Try McCain Baby Cakes For Latkes

Instead of messing up the kitchen making latkes, try the Baby Cakes by McCain. I purchased them at Target, in the frozen potato section. Yummy! The family loved them and I didn't spend hours grating potatoes, wringing out the moisture, and then messing up the stove top by frying. Although I usually do this chore outdoors on the patio, it's still a big greasy, spattered mess by the time I get through and I always say to myself that there has to be a better way to do this.

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I found the better way! Baby Cakes by McCain! I served them with my home made applesauce.

Take a few different varieties of unpeeled apples, remove the cores, cut into wedges, add 2 cups of water, a sprinkling of cinnamon, put the lid on the pot and simmer, stirring occasionally, until it looks like a rough applesauce. This takes about a half hour or longer depending on the quantity of apples. If it's too watery, just raise the stove temperature on the apples with the lid off and boil off the excess liquid for a few minutes, stirring occasionally.

The potato information: McCain Home Style Baby Cakes, /www.mccainusaretail.com, UPC 0 7271403969 0, phone 1-877-804-6198. It also has the kosher U symbol.

I served them for dinner tonight and before DH even got to taste one, he was asking me to serve them at least 4 times per year (he knows how messy it gets). When he tasted them, he asked for them more often, considering all I had to do was take them out of the package and bake them for a short while in the oven.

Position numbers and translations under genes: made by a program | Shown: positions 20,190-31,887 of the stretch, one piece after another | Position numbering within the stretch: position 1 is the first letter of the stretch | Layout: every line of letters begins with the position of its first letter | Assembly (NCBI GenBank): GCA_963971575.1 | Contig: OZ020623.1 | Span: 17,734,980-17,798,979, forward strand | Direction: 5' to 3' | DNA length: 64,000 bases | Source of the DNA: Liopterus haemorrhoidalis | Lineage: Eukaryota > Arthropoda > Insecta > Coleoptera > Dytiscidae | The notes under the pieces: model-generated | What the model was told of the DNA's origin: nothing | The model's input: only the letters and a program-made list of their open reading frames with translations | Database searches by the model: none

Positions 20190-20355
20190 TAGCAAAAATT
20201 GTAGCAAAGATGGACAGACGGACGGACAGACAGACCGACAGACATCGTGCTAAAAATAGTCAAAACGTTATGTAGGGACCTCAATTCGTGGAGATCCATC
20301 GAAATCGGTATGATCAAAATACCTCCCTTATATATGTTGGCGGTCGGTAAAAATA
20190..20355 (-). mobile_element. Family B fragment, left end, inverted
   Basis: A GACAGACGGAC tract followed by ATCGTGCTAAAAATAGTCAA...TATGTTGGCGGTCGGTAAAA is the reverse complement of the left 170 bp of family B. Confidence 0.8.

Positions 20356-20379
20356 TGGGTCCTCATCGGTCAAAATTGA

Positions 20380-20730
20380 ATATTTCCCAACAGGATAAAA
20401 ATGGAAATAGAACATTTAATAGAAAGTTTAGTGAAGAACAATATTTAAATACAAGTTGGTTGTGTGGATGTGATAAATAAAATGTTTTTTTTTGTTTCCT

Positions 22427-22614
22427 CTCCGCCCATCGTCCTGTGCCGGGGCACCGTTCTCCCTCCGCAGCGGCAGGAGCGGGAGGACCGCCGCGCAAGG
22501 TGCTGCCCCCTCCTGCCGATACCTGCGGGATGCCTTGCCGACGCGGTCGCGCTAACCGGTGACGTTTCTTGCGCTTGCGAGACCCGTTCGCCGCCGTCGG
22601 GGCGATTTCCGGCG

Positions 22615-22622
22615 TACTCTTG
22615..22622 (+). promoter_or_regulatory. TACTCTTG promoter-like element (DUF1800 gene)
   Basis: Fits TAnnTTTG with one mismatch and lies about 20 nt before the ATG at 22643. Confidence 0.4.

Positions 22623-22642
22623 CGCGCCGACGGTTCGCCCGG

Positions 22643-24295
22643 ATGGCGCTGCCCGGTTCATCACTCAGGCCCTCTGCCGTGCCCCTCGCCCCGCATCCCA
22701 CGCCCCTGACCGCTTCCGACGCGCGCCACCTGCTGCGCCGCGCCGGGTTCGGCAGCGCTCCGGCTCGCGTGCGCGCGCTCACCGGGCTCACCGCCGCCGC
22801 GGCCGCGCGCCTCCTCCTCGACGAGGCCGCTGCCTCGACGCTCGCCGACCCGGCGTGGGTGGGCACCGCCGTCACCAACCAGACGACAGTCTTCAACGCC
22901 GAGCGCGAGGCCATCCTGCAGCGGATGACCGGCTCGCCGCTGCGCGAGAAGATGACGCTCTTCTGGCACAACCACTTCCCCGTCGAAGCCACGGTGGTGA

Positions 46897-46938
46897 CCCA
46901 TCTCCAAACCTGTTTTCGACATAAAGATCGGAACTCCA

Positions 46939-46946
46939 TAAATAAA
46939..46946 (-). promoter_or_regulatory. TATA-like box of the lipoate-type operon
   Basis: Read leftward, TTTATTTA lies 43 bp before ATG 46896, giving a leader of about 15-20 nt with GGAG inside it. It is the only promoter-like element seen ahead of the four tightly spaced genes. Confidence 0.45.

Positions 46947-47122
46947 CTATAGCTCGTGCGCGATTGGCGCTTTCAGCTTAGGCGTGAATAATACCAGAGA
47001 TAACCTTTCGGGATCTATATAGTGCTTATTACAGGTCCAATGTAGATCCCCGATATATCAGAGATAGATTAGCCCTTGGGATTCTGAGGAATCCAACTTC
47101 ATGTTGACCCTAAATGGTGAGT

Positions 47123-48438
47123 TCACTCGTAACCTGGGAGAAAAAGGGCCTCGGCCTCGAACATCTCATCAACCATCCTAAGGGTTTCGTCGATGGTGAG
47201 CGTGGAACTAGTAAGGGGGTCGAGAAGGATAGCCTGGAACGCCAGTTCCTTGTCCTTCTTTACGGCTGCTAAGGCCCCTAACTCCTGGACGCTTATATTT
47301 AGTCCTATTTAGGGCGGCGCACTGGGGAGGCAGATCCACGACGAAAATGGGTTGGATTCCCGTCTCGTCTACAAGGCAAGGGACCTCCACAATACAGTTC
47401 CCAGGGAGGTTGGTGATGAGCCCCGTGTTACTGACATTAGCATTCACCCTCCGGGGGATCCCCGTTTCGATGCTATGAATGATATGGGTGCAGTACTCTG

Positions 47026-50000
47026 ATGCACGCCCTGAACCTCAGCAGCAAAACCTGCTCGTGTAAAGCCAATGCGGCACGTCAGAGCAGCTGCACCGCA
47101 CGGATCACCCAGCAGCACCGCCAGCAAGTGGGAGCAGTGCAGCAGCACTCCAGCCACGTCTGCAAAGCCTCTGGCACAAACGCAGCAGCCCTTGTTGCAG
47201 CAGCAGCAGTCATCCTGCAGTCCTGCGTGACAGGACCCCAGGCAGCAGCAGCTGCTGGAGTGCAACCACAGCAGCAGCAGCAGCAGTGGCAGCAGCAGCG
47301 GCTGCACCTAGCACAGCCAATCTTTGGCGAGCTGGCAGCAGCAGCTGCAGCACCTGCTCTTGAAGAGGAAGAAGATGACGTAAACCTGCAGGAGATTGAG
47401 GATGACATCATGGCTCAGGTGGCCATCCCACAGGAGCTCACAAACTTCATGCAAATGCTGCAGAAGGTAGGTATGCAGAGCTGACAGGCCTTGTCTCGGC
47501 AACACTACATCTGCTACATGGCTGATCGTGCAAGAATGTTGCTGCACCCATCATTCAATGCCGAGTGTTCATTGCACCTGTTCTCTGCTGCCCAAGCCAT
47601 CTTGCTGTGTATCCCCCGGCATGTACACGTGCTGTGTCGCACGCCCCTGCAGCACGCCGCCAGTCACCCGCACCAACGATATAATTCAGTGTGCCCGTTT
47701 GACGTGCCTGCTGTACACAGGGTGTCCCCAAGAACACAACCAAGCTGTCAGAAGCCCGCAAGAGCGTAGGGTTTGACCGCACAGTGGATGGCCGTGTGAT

Usually, everything is pretty much homemade in this house, but these are definitely going to be the exception.

I have also had their, "Smiles", potatoes shaped into smile shapes. Very good.

By Holly from Richardson, TX

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December 29, 20080 found this helpful

I haven't even heard of these Baby Cakes, but if you want to avoid having to hand-wring your potatoes and onions when making latkes, try my trick.

1. Grate the potatoes and onions in a food processor, if you have one. God's gift to balebustahs everywhere!

2. Dump the grated mess into a bath of cold water in a mixing bowl and then drain. It doesn't have to be perfect, just get it to where it's not dribbling much. The rinsing will remove the gummy texture so common in homemade latkes. It also prevents the potatoes from turning rusty-colored.

3. Now dump the rinsed shreds into a Salad Spinner and give it a good whirl. Dump out the liquid, then repeat about twice more, until there's very little slurry left. Voila, you're done!

You lose a few little shreds of potatoes -- count on about two tablespoons of loss -- but you save a lot of wringing and effort. Who knows, you might even have enough energy left for playing with the dreidel after dinner.

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